Adventures of two astronomers from Geneva on the way to Lapland to observe the transit of Venus across the Sun in 1769

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Salle du Conseil (Paris)

Salle du Conseil



Mr Dimitri Bayuk (Observatoire de Paris)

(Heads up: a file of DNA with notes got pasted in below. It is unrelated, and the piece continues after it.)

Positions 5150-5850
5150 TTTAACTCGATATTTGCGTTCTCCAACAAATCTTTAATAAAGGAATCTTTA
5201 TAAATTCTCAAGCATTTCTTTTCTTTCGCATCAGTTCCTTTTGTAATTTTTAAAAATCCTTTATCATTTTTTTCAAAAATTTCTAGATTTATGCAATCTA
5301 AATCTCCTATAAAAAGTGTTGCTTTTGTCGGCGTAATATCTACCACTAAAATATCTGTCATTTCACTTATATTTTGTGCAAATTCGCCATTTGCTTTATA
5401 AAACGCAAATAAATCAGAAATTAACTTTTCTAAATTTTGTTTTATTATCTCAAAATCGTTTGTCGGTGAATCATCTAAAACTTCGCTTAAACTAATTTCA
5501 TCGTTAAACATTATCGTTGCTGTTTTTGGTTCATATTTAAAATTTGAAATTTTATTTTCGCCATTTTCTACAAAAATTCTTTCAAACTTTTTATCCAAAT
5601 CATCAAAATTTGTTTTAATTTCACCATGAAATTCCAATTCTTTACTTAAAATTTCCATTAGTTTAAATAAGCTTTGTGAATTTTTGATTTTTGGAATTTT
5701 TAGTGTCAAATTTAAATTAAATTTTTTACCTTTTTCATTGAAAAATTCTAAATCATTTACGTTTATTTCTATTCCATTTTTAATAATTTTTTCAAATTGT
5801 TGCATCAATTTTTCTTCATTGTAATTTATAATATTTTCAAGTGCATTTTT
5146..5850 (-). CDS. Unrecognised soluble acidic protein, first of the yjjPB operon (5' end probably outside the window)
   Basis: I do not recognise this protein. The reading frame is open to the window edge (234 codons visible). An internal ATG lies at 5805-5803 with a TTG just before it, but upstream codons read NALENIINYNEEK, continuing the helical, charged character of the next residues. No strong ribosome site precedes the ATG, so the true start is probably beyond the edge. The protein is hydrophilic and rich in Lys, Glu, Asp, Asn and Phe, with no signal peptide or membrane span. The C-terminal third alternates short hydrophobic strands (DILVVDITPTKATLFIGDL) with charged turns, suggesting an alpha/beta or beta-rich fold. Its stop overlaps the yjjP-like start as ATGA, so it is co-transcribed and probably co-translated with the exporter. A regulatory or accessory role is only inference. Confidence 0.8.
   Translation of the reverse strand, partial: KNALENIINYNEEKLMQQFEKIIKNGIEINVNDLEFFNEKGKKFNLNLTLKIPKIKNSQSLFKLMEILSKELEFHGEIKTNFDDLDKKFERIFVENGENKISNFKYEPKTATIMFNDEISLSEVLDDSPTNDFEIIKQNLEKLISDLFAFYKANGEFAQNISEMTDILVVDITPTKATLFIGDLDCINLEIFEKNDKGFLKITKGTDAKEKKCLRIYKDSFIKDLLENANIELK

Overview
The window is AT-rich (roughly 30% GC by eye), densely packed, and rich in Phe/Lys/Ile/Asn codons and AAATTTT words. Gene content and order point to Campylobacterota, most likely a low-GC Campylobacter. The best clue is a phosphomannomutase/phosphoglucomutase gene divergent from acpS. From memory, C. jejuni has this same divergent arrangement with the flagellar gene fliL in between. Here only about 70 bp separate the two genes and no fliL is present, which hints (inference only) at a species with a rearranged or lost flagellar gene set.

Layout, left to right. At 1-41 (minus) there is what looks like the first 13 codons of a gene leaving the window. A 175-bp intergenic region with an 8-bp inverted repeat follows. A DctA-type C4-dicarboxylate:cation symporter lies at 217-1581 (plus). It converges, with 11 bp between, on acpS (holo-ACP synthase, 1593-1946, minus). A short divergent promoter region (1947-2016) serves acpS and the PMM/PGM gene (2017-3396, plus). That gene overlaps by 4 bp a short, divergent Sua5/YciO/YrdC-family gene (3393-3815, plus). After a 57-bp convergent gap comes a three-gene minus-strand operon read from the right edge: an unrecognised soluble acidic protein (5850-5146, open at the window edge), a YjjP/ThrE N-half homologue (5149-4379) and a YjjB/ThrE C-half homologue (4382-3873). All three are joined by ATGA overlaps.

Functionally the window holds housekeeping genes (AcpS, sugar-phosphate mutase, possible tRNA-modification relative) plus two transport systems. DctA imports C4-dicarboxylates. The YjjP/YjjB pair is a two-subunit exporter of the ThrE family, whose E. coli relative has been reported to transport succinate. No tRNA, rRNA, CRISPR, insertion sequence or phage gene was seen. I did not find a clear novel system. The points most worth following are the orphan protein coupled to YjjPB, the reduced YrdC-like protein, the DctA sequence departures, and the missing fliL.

Two astronomers from Geneva, Jacques-André Mallet and Jean-Louis Pictet, set out for Russia on 4 April 1768, and by March 1769 arrived at their observational sites in the Russian part of Lapland (Kola Peninsula) to observe the transit of Venus across the Sun on 3 June. They returned to Geneva on 29 October. Both left detailed diaries of their adventures during this mission. The diaries were stored unpublished in archives of Geneva until the beginning of this century when a group of scholars decided to publish and comment on them. The book appeared in 2005 in Switzerland, and in 2018 the Swiss Ambassy in Moscow initiated a project of publishing their annotated translations in Russian. Among all other observers, they were a kind of exception: thanks to manipulations of Leonard Euler and Daniel Bernoulli, they not only were allowed to conduct their observations on the Russian territory but also their projects were funded by the Russian crown. Measurements of 1769 turned out to be much more successful in determining the solar parallax and, therefore, the real dimensions of the Solar system that those of 1761.

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